Time Course and Pattern of Blood Loss With Ibuprofen Treatment in Healthy Subjects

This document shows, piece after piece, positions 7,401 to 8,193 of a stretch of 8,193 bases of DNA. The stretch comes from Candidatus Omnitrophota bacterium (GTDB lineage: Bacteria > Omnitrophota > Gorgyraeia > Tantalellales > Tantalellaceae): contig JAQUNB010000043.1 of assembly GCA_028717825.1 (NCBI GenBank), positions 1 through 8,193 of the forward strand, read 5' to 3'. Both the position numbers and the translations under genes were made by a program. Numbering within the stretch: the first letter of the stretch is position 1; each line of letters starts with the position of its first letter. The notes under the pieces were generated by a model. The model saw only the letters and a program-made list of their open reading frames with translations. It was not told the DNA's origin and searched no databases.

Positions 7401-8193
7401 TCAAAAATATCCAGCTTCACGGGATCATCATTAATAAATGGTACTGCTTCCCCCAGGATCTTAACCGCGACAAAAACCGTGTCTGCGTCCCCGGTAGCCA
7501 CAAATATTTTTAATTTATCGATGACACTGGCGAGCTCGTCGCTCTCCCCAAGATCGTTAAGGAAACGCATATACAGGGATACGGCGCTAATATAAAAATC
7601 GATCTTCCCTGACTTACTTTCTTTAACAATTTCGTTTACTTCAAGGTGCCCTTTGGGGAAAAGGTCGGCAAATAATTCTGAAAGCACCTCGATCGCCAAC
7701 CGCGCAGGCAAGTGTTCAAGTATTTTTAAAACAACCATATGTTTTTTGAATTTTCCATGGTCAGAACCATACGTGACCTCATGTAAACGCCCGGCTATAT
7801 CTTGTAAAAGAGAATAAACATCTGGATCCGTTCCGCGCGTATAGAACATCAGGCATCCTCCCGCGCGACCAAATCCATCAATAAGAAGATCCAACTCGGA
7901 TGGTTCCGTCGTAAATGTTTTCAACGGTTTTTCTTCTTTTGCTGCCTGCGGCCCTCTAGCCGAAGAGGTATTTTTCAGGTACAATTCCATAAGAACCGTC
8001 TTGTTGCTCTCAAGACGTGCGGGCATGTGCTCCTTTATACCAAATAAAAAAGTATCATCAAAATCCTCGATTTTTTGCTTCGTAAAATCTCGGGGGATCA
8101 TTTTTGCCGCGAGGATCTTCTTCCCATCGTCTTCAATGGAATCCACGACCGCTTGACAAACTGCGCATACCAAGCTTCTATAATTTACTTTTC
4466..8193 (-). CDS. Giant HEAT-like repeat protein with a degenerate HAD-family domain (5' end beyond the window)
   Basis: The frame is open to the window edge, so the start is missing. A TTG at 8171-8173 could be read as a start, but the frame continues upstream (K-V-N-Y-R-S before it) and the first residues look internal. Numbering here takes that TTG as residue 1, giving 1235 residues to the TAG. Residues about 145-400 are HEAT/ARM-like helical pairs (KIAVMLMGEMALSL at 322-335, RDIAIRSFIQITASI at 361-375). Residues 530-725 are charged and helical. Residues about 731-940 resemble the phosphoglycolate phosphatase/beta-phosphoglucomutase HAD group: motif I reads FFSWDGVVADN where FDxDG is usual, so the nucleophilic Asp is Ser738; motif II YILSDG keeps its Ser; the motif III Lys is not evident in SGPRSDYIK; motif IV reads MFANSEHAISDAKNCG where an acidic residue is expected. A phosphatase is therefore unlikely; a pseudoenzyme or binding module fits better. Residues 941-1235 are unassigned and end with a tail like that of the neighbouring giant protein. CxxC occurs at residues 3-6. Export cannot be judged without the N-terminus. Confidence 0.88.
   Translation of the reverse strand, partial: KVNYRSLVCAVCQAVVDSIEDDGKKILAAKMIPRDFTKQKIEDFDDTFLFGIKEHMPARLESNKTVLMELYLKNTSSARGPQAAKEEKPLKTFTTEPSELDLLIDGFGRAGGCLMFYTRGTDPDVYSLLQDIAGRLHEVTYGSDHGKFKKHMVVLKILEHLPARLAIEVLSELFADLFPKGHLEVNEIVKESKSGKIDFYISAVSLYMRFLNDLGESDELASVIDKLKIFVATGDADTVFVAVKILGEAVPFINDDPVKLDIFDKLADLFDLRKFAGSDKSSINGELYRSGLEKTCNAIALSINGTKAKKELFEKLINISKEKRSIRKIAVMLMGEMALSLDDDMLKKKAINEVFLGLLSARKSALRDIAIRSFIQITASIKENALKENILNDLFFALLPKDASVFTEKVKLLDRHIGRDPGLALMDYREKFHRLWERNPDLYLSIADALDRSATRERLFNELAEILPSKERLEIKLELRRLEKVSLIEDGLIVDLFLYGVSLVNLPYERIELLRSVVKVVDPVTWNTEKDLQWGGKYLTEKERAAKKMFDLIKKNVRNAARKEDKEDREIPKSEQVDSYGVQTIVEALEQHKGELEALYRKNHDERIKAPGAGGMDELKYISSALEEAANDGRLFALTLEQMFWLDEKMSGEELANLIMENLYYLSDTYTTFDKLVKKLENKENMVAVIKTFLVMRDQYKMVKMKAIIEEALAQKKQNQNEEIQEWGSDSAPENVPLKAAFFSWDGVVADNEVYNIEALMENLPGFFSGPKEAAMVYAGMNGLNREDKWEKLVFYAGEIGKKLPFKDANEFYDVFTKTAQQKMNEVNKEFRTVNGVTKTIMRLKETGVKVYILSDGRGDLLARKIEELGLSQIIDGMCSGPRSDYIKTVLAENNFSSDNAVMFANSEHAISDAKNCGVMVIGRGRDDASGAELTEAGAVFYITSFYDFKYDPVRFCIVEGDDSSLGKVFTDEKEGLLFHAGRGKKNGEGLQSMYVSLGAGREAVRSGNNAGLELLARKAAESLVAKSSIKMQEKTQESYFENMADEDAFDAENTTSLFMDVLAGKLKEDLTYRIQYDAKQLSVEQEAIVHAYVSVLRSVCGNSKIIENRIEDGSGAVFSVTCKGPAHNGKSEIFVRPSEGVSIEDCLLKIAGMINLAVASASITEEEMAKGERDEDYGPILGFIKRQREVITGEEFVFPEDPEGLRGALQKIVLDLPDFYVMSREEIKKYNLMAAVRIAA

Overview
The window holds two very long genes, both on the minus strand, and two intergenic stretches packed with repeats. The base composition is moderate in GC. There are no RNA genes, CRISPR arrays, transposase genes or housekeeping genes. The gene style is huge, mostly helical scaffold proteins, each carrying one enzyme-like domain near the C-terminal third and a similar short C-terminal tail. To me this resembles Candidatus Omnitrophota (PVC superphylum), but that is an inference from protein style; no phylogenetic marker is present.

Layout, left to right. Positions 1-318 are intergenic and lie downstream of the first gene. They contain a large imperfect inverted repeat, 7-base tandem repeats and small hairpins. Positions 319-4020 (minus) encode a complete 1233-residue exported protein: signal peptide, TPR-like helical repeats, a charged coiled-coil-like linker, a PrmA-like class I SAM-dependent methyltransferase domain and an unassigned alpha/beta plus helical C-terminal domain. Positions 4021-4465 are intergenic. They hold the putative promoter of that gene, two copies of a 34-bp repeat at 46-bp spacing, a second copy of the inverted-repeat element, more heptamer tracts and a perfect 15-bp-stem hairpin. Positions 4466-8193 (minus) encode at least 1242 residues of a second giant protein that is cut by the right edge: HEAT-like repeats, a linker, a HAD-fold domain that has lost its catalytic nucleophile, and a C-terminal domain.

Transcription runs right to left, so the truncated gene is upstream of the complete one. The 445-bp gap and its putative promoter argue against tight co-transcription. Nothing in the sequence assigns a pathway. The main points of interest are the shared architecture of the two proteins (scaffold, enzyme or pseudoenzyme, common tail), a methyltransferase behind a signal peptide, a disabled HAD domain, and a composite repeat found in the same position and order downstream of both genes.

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BACKGROUND & AIMS: Nonselective nonsteroidal anti-inflammatory drug (NSAID) users are at increased risk of gastrointestinal bleeding. We aimed to assess the pattern and extent of fecal blood loss (FBL) with ibuprofen, which is considered to have a favorable gastrointestinal safety profile. METHODS: We conducted a post hoc analysis of 2 separate randomized, parallel-group, double-blind studies, in which ibuprofen was used as a positive control. FBL was measured by radioactive analysis of chromium-51 labeled red cells in stools during baseline and then followed by 4 weeks of treatment with ibuprofen (800 mg 3 times daily) or placebo in 68 healthy volunteers. FBL was considered significant when blood loss was >2 mL daily. RESULTS: The baseline period was identical for all subjects, with an average FBL of 0.36 mL (standard deviation, +/-0.075) per day. During the study period, all subjects receiving ibuprofen had a daily mean FBL >2 mL, with a group daily mean loss 3.64-fold greater than in the placebo group (2.55 mL [+/-3.2] vs 0.7 mL [+/-0.37], P < .001). In the ibuprofen group (n = 31), 26 subjects had between 1 and 7 random episodes of microbleeding with FBL >3 mL. Nine had a maximum FBL >10 mL (29.35 +/- 23.32 mL), and in 2 subjects blood loss reached 73 mL and 66 mL, respectively. CONCLUSIONS: Treatment with a therapeutic dose of ibuprofen, a commonly used nonselective NSAID, in healthy subjects is associated with significant FBL, which occurs randomly with spikes of bleeding, sometimes exceeding 66 mL in a single day. Chronic anemia or gastrointestinal bleeding in patients taking nonselective NSAIDs should be thoroughly investigated.
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